St. Anna Children’s Cancer Research Institute: Development of new approaches in bone cancer therapy
Scientists at St. Anna Children’s Cancer Research Institute are studying the basics of bone cancer. Based on their novel insights it will be possible to better predict the efficacy of novel chemotherapeutic drugs.
Ewing sarcoma represents the second most frequent bone cancer in children and young adults. While the mutation that causes the disease and leads to widespread aberrant gene regulation has been known for some time, the mechanism behind this dysregulation has, so far, been largely unclear. Now, in a study published online on February 19. in the international top journal Cell Reports, scientists from St. Anna Children’s Cancer Research Institute, in collaboration with the Center for Molecular Medicine of the Austrian Academy of Sciences, report that the product of a tumorigenic mutation “epigenetically” changes the packaging of gene regulatory regions in the tumor DNA. Chemical modification (acetylation) of specific DNA-associated proteins (histones) leads to hyper-activation of genes involved in cell proliferation and to reprogramming of cellular differentiation genes. Investigators studied genome-wide eight different histone modifications and defined four distinct patterns, which allow predicting the response to different chemotherapeutic drugs that change acetylation. The results of this study are based on the use of “next generation sequencing” technology for epigenetic profiling.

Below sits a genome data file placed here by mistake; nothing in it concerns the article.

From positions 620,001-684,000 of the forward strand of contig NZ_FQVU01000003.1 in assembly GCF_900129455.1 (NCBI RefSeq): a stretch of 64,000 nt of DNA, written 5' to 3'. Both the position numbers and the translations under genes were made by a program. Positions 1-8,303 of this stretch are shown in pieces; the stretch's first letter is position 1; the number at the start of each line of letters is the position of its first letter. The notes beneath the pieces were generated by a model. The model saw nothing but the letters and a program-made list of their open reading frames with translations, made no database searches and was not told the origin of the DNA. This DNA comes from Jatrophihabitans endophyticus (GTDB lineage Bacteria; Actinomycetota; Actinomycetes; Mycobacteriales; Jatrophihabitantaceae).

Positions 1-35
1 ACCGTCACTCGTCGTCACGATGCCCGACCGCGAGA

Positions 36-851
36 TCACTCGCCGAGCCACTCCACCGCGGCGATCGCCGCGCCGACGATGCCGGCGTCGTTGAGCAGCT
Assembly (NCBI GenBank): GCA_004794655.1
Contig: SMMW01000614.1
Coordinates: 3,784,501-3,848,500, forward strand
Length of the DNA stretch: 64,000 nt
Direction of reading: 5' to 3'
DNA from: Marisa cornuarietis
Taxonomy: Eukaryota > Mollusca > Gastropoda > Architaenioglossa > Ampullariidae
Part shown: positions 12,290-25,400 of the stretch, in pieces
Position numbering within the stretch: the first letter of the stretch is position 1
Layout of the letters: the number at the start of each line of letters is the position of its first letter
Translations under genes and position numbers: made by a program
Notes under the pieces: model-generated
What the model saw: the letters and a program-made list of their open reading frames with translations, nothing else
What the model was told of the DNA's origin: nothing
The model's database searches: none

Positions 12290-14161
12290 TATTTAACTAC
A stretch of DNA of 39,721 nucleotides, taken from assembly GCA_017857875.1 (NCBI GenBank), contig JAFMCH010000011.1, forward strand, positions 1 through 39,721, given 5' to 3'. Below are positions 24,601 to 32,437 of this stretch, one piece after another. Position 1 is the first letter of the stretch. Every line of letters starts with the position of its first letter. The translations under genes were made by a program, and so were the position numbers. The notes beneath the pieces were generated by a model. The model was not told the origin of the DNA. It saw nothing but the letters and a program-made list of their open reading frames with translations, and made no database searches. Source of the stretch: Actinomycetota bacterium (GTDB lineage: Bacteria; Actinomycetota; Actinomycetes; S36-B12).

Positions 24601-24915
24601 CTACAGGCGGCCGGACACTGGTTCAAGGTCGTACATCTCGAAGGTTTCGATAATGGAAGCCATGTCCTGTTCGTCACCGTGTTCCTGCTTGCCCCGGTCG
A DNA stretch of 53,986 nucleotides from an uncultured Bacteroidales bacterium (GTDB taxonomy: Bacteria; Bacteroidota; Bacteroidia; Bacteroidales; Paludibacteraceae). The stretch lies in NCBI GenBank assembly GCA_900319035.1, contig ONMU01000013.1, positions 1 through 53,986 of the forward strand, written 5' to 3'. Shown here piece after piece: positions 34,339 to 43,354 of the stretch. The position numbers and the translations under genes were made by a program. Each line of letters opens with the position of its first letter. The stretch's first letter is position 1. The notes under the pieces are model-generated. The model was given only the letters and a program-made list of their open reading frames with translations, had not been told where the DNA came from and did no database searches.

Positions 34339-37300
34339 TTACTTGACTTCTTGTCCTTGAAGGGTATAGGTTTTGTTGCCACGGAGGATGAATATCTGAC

“In the future, these new insights will help us choose novel therapeutic drugs for the treatment of this very aggressive cancer”, adds Prof. Heinrich Kovar, scientific director. „And in the long term we hope to be able to apply pharmacological treatments more precisely.”
Achievements like this are made possible by the financial support from community members and economy partners. This study was partly enabled by a charitable grant of Kapsch Group.
Dr. Kari Kapsch, Chief Operating Officer of Kapsch: “I’m pleased that we could contribute to the generation of these new scientific insights. For our company innovation and research are also essential – and St. Anna Children’s Cancer Research Institute has been holding a leading role in their field of expertise for years.”
Literature: Tomazou EM, Nathan C. Sheffield, Christian Schmidl, Michael Schuster, Andreas Schönegger, Paul Datlinger, Stefan Kubicek, Christoph Bock, Heinrich Kovar. Epigenome mapping reveals distinct modes of gene regulation and widespread enhancer reprogramming by the oncogenic fusion protein EWS-FLI1. Cell Reports, 10:1-14. February 24, 2015
Univ.-Prof. Dr. Heinrich Kovar, scientific director St. Anna Children’s Cancer Research Institute
CHILDREN'S CANCER RESEARCH INSTITUTE
Zimmermannplatz 10, 1090 Wien, Austria